Professor Pete ~ A Goodland County Story
By John Bolton
Clayton, Oklahoma 1934
Professor Pete and Stanley Peters rode the northbound into Goodland County on a gorgeous October afternoon. The steam whistle blew two shorts and long as the train slowed for the town of Clayton. The boys had no idea or immediate concern for where they were. They were both very drunk.
They were dangling their legs from an empty Morton Salt boxcar and Stan stood up to pee. The engineer hit the brakes, the box car lurched and Stan was hurled off the train. He landed on his right side and rolled. The roll came to an end and he started to laugh.
The professor witnessed Stan’s rise and fall. With a subdued, look on his round Swedish face he called out, “For every action there is a reaction.”
Professor Pete tossed down Stan’s gunny sack and his own ancient carpet bag. With their nearly empty hooch bottle in hand he scooted off the slow moving train. He landed badly, screamed in pain and collapsed to the ground. Flat on his back, he held up the bottle like a trophy and called back to Stan, “Didn’t break!”
Stan picked himself up, buttoned his trousers and walked up to Pete. He held out his hand, received the bottle, tipped it up, drained it and then smashed it on the track. “Now it did.”
Pete tried to get up and said, “Oof da, my durned ankle hurts.”
Pete put his arm over Stan’s shoulders and with his right ankle elevated, they hobbled off in search of refreshments.
Del Wright was the day deputy and took the call about two very drunk white men stumbling around the colored section picking up discarded cigarette and cigar butts. Del found them almost immediately. They were sitting on the front stoop of a small home. The scrawny one, Stan, was smoking and Professor Pete, a big, good looking man with whitish blonde hair was clumsily rolling a cigarette.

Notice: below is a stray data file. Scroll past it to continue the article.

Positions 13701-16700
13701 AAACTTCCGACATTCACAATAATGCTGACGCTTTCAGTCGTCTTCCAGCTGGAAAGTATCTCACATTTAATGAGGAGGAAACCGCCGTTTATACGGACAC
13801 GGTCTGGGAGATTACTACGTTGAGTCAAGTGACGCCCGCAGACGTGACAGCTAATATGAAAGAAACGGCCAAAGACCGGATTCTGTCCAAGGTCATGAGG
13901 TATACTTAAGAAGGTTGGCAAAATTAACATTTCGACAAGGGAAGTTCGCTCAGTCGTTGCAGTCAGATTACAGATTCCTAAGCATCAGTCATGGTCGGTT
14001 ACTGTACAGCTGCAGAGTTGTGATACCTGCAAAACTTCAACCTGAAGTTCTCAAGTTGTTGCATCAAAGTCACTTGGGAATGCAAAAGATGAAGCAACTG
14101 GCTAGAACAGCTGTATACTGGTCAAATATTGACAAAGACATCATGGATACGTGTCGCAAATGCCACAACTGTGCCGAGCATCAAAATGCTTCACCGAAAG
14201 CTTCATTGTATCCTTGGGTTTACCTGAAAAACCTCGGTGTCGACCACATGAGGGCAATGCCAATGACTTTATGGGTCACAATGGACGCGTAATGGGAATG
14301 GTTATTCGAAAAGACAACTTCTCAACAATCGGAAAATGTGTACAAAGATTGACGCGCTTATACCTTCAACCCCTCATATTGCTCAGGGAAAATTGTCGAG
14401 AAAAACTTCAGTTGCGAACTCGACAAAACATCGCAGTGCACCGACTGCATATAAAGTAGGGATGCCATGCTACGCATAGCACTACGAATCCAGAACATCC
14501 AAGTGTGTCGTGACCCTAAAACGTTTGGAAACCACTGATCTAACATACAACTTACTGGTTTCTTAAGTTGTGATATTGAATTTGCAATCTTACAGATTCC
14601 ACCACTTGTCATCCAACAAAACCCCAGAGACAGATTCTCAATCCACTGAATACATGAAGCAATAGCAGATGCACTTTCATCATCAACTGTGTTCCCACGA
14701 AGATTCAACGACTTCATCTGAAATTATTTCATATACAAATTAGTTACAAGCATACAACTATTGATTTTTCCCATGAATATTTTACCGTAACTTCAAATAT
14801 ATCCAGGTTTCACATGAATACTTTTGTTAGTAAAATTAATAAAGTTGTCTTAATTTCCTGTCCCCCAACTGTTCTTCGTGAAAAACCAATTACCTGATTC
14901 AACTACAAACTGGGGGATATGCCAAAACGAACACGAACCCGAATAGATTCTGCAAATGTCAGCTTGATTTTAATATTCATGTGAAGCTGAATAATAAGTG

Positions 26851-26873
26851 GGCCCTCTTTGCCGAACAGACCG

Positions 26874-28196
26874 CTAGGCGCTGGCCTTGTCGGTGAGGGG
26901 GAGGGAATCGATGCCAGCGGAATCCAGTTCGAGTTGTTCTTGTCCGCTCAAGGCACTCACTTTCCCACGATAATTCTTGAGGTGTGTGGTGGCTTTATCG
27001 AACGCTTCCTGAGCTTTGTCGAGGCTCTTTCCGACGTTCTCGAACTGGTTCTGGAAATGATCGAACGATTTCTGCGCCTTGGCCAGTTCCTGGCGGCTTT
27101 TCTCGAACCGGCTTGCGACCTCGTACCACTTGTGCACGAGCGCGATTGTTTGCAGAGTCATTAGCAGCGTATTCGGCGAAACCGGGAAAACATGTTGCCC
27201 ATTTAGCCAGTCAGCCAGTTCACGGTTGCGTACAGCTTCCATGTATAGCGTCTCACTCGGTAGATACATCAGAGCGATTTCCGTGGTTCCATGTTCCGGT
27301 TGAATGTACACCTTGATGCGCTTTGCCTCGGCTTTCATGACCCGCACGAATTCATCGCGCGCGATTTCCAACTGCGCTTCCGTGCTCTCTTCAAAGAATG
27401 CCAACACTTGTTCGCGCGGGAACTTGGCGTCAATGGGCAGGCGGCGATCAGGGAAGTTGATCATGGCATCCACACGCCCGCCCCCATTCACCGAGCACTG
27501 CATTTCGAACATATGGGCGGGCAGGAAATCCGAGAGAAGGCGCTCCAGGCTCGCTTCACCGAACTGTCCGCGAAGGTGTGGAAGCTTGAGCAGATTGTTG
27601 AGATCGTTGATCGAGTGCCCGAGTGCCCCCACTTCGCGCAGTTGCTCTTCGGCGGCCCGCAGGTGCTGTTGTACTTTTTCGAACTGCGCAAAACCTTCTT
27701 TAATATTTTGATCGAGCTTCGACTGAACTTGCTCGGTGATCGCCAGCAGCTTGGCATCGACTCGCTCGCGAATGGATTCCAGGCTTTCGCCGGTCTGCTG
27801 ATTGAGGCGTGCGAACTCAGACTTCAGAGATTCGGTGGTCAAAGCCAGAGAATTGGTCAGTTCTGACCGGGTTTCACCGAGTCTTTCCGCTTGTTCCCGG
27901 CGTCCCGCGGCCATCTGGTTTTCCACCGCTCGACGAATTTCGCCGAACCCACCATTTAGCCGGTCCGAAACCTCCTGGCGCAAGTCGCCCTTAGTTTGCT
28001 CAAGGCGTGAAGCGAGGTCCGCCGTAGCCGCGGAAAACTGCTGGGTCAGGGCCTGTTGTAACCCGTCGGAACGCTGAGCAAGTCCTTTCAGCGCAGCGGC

Del parked and ambled up to them. Professor Pete greeted him, “Good afternoon, ossifer. Care for a smoke?”
Del looked them over and saw a small pile of cigarette and cigar butts between them. He said, “No thanks. Are you fellers pickin’ up butts and rolling the tobacco into new smokes?”
Pete nodded sagely, belched and said, “Oof da. Yes ossifer. Waste not want not.”
“You been drinking?” Del asked.
Before Pete, the duo’s apparent spokesman could reply, Stan lurched to his feet, stepped off the porch and puked wretchedly and profusely into the flower bed.
Del said, “That is downright rude. I like petunias.”
Professor Pete said, “Oof da. Those are pansies, not petunias. And I apologize for my indisposed friend. We were drinking, but we’re done with that now. I’m sorry for any inconvenience.”
Del said, “Well, you’re drunk as skunks. I can put you in jail or you can mosey down the tracks and save the county the expense. And what the hell is oof da?”
Pete used the porch rail to get up gingerly and said, “Thank you, ossifer. We shall mosey. Oh, oof da is an expression up in Minnesota where I come from. It’s like ‘oh my’, or ‘good gracious’ or ‘oh shit’.”
Del said, “Oof da. You two best mosey. We don’t like people puking in the pansies.”
Stan and Pete hobbled a few steps with Pete using Stan as crutch. They both toppled to the dirt street. Pete lay on his back and told Del. “Ossifer, I fear I’ve injured my limb. Crippled my hind foot. Turned my ankle. I am in dire straights, sir and we are in fact, inebriated. Drunk. Besotted. Three sheets to the wind… Maybe four.”
Del squatted down and probed Pete’s ankle. He said, “Shit. I mean oofda. You got that front leg bone poking where it shouldn’t be poking. Above your ankle. Okay then. Pete’s goin’ to the doc. What’s the plan, Stan? You want to wait on the edge of town for Pete?”
“I don’t got no plan.” Never did.”
Pete said, “Stan needs to get on home to Topeka. His old gran is ill. It’s time we take divergent paths, my friend. Good luck to you, my boon companion.”
“Well gents,” said Del. It’s been entertainin’. Professor Pete, if you won’t puke in the car, I will carry you down to the doc’s.”
Del helped Dr. Koster by pulling strong and steady on Pete’s foot while the doc casted the ankle and lower leg. And surprise, surprise, Pete pulled a money clip from his pocket and paid the doc in full and still had a green back or two remaining in the clip.
“Now what Professor?” Del inquired.
Professor Pete sighed and said, “I could use a bath, a bed and a laundry. Is there a clean and inexpensive hotel nearby?”